In a new review for Choice, Wang Hui's The End of the Revolution: China and the Limits of Modernity is described as "immensely valuable."
Intense debates continue in China on the meaning of the communist revolution of 1949 and its legacy. Some have called for an "end to revolution"—a rejection of the revolutionary tradition and a wholesale commitment to the modernization program that has gathered speed since the early 1980s. Wang (Chinese language and literature, Tsinghua Univ., PRC) is a public and prominent opponent to such views. A respected academic and a participant in the Tiananmen Square protest of 1989, Wang argues for an acceptance of the democratic potential of the revolution while rejecting its authoritarian dimensions. He protests against the "depoliticization of politics" and the acceptance of a single-minded model of economic development as the overriding goal of contemporary China. This volume gathers together articles and interviews in which Wang expounds his views. They are a nice blend of academic analysis and commentary on contemporary Chinese political life, including reflections on 1989 and a series of studies of Chinese history and Chinese intellectuals, showing the tradition within which Wang situates himself. For Western readers, it is immensely valuable to have translations of some representative writings of a thinker not widely known outside China. Recommended. [K.Kumar, University of Virginia.]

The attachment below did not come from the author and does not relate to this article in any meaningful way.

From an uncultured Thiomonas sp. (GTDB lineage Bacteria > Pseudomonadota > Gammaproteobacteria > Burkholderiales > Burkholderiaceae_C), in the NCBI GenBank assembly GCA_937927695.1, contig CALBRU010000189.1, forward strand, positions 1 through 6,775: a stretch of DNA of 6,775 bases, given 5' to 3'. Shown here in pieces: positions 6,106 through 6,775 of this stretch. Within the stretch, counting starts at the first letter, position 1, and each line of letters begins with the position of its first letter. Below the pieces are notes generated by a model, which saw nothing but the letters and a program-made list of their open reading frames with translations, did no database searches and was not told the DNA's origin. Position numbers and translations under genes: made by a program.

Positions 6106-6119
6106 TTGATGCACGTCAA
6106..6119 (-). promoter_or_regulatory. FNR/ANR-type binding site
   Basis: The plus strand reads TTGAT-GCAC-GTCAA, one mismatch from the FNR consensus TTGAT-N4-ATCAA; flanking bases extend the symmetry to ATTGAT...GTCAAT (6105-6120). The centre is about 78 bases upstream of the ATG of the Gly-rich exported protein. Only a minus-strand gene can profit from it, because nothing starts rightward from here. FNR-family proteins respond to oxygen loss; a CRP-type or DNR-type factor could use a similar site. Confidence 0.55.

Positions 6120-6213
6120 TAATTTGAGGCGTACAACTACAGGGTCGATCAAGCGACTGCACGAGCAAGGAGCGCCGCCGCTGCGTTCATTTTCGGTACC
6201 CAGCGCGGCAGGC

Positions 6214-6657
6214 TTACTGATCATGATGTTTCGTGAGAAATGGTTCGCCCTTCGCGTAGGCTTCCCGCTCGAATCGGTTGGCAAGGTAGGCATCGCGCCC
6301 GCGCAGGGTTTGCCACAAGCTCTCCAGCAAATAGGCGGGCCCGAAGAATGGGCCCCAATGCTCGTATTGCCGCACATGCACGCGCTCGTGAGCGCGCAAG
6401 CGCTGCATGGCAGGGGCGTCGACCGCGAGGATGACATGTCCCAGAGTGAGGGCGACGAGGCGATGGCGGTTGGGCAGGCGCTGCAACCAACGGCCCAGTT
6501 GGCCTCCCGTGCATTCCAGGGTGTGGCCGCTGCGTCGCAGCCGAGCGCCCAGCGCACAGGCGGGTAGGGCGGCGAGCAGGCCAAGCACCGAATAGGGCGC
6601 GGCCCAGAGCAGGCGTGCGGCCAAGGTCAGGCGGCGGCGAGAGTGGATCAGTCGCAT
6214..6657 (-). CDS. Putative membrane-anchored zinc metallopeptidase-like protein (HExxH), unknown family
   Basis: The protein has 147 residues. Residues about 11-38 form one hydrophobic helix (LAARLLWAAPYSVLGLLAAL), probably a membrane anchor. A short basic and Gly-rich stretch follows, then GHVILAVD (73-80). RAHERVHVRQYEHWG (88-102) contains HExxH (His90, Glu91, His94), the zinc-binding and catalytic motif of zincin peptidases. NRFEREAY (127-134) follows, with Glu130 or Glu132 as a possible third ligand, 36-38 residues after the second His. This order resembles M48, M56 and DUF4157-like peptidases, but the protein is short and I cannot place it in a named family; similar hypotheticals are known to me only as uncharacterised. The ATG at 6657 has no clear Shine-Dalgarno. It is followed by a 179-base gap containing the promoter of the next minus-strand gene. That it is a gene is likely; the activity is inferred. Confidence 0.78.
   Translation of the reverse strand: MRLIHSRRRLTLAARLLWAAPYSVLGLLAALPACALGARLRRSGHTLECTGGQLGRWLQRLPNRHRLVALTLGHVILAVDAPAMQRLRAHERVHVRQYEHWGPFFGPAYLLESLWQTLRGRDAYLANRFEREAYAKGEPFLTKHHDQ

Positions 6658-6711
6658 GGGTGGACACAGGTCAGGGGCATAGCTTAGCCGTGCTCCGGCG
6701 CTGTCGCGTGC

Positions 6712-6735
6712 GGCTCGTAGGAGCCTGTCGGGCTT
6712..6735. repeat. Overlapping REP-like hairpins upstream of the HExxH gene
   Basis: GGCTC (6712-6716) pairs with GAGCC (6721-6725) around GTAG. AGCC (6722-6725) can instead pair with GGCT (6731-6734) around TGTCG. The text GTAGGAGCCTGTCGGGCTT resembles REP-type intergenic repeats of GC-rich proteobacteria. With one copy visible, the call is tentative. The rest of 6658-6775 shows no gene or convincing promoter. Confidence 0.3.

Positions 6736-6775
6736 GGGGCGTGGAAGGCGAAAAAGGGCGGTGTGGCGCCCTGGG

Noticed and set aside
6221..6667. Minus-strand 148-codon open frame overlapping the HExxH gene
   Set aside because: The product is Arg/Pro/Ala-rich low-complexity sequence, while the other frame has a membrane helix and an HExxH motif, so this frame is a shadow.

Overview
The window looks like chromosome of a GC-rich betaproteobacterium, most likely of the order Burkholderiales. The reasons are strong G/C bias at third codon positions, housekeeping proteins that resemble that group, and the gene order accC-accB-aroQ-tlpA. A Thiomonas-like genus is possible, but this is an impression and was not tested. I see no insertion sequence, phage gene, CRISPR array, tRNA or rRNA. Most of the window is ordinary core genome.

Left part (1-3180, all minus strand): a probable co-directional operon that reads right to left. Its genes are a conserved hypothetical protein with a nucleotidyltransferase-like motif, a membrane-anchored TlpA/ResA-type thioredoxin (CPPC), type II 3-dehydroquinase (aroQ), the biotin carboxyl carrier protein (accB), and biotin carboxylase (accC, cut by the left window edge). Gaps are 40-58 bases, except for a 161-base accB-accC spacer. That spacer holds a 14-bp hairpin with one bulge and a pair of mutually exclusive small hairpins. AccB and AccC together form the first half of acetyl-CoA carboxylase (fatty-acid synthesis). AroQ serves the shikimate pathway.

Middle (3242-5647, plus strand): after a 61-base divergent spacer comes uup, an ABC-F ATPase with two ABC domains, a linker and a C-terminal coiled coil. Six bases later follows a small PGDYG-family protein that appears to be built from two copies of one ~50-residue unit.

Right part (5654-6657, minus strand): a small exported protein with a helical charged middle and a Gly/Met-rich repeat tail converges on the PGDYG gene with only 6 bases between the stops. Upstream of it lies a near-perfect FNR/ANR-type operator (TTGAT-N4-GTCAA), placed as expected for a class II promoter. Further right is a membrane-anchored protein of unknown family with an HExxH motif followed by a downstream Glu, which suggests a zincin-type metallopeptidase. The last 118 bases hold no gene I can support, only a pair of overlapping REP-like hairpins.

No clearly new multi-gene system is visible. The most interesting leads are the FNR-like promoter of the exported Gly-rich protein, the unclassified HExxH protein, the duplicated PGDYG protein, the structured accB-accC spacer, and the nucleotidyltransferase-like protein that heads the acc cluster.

The End of the Revolution will be published in paperback in August this year.